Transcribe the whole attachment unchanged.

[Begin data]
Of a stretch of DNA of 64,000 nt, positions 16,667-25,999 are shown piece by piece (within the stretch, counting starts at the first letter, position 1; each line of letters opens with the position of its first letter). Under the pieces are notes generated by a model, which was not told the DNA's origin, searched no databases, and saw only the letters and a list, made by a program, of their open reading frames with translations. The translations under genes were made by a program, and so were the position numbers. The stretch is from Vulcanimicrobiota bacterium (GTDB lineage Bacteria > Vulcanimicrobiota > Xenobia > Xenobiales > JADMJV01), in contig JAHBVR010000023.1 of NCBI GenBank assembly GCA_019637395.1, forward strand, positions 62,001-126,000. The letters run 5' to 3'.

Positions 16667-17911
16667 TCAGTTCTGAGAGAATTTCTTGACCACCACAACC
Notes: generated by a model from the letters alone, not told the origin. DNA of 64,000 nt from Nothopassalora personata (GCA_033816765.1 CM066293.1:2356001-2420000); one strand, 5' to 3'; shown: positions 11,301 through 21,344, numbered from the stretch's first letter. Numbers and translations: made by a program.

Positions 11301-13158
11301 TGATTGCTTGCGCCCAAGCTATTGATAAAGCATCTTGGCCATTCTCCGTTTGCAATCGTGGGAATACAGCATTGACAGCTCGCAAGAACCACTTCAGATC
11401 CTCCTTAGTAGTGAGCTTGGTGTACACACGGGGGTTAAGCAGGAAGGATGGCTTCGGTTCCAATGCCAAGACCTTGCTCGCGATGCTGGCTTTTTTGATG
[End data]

Of a stretch of DNA of 64,000 nt, positions 16,667-25,999 are shown piece by piece (within the stretch, counting starts at the first letter, position 1; each line of letters opens with the position of its first letter). Under the pieces are notes generated by a model, which was not told the DNA's origin, searched no databases, and saw only the letters and a list, made by a program, of their open reading frames with translations. The translations under genes were made by a program, and so were the position numbers. The stretch is from Vulcanimicrobiota bacterium (GTDB lineage Bacteria > Vulcanimicrobiota > Xenobia > Xenobiales > JADMJV01), in contig JAHBVR010000023.1 of NCBI GenBank assembly GCA_019637395.1, forward strand, positions 62,001-126,000. The letters run 5' to 3'.

Positions 16667-17911
16667 TCAGTTCTGAGAGAATTTCTTGACCACCACAACC
Notes: generated by a model from the letters alone, not told the origin. DNA of 64,000 nt from Nothopassalora personata (GCA_033816765.1 CM066293.1:2356001-2420000); one strand, 5' to 3'; shown: positions 11,301 through 21,344, numbered from the stretch's first letter. Numbers and translations: made by a program.

Positions 11301-13158
11301 TGATTGCTTGCGCCCAAGCTATTGATAAAGCATCTTGGCCATTCTCCGTTTGCAATCGTGGGAATACAGCATTGACAGCTCGCAAGAACCACTTCAGATC
11401 CTCCTTAGTAGTGAGCTTGGTGTACACACGGGGGTTAAGCAGGAAGGATGGCTTCGGTTCCAATGCCAAGACCTTGCTCGCGATGCTGGCTTTTTTGATG